Two entrepreneurial dads have launched a company they say helps parents overcome the struggle of getting their children to take vitamins. Phil Enck, along with co-founder Matt Hasbrook, are self-described “vitamin junkies” who started Indianapolis-based Better Family. After working with a naturopathic pharmacist, they decided instead of pills or tablets, their multi-vitamin product would come in liquid form.
In an interview with Business of Health reporter Kylie Veleta, Enck and Hasbrook explained the benefits.
“Liquid is simply more absorbable,” said Enck. “If you look at pills and capsules, your body has to break them down, it has to go through a process to turn into a liquid to get in your bloodstream. Liquid is immediate and goes right into your body.”
Entering and competing in the multi-billion-dollar vitamin marketplace was a daunting task. The business partners asked themselves how they could compete.
“Nobody had figured out how to make a liquid that tastes good enough that a kid would want to take it. So, besides the liquid, it’s the flavor that that’s palatable enough that a kid would want to take it,” explained Hasbrook.
While their initial goal was to increase vitamin intake for children, their business model now includes the entire family. The dosage is adjusted accordingly.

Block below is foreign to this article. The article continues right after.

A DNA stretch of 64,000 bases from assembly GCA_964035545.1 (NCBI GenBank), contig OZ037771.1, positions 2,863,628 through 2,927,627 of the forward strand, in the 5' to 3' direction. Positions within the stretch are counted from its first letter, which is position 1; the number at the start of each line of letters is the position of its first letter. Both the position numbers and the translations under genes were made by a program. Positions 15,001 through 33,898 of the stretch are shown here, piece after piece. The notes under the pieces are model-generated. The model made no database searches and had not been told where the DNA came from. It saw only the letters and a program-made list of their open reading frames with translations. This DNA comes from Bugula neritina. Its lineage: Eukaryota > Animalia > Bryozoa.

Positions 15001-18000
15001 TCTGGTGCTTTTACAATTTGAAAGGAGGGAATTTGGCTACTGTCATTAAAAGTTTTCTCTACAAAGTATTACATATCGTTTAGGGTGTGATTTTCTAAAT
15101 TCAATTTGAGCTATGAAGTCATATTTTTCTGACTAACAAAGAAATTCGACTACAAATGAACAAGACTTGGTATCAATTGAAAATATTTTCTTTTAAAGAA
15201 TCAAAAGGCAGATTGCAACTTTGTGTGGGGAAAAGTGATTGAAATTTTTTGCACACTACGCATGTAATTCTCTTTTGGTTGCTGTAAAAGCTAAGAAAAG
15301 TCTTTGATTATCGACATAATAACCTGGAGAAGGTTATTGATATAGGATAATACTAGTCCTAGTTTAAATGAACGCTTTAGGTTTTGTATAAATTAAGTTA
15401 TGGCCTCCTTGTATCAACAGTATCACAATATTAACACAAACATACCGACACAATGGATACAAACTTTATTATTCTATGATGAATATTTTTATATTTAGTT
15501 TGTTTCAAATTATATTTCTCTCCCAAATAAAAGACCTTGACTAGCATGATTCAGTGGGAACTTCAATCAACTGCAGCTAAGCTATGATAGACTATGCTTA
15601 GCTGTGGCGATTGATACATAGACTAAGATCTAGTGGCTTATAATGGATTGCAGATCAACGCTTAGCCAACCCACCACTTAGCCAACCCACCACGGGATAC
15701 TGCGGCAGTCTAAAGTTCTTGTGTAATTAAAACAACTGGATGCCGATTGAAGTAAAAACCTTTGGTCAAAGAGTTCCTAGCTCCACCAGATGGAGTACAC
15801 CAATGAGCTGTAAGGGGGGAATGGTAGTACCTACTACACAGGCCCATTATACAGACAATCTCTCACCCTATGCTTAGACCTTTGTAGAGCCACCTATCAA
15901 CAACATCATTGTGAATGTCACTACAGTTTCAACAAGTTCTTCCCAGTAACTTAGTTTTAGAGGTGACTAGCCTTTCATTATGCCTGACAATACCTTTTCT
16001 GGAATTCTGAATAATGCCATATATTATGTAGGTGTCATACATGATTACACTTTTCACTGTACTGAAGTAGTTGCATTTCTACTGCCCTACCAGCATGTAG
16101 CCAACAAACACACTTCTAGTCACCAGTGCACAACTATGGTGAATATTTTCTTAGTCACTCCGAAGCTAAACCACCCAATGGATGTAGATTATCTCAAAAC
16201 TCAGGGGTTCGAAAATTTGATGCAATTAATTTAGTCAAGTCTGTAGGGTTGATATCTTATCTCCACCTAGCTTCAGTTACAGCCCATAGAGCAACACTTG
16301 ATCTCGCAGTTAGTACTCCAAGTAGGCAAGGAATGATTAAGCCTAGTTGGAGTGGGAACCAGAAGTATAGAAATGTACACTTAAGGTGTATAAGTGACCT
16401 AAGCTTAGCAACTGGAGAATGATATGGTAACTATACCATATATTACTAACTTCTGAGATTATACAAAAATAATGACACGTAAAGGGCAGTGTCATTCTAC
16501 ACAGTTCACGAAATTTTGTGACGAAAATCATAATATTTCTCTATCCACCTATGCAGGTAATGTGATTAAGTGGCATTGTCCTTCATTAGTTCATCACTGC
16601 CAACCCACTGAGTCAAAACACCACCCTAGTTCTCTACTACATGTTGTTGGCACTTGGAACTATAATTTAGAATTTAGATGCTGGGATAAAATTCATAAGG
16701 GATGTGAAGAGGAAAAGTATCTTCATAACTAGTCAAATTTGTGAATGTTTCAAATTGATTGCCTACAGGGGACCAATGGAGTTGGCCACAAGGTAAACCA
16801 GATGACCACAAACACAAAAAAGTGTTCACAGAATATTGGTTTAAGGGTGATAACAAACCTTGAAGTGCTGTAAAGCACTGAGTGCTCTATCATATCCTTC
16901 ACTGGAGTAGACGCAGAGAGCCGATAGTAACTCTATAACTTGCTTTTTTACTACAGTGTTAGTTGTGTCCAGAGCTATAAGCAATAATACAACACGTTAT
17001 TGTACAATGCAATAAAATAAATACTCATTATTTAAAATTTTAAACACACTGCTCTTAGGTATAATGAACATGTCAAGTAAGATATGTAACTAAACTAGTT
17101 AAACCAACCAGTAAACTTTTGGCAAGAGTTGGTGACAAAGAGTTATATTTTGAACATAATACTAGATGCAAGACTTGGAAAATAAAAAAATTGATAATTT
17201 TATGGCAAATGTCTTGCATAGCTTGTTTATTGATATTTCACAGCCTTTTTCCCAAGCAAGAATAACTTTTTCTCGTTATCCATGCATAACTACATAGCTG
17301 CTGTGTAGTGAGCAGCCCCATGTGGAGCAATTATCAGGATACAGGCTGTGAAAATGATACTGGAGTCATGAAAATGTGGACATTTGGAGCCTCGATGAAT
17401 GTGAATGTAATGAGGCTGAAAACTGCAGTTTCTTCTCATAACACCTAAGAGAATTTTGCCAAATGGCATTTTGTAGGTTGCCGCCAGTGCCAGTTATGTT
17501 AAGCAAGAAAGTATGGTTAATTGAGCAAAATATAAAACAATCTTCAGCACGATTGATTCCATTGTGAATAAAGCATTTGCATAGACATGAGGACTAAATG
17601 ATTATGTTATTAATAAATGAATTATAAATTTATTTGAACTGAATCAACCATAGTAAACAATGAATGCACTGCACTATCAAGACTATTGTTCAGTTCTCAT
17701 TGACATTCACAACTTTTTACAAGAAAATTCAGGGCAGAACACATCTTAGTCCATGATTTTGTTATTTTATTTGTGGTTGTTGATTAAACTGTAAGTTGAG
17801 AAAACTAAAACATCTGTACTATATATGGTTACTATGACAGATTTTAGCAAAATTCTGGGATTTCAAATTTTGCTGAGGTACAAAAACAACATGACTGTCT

“I think people like the simplicity of it. I think you’ve got something that you can put a dropper in your tongue rather than take 10 pills every day,” said Enck.
Hasbrook’s appreciation for healthier living came at an early age. He was a walk on for the University of Notre Dame football program, which has a full-time nutritionist. Since he was not a scholarship player, Hasbrook says he had to work hard on his nutrition to gain an advantage.
“And that’s kind of where I got the nutrition bug. This has been a labor of love probably since I was a teenager, between wrestling and football, extreme nutrition to advance my athletic performance,” Hasbrook said.
What started out as a passion-project is now a labor of love for two dads concerned about the health of kids.
“We just saw an opportunity and a need because of our kids and the nutritional gaps in most families’ diet,” said Hasbrook. “It’s hard to get your kids to eat fruits and vegetables, let alone take vitamins.”
You can learn more about Better Family by clicking here.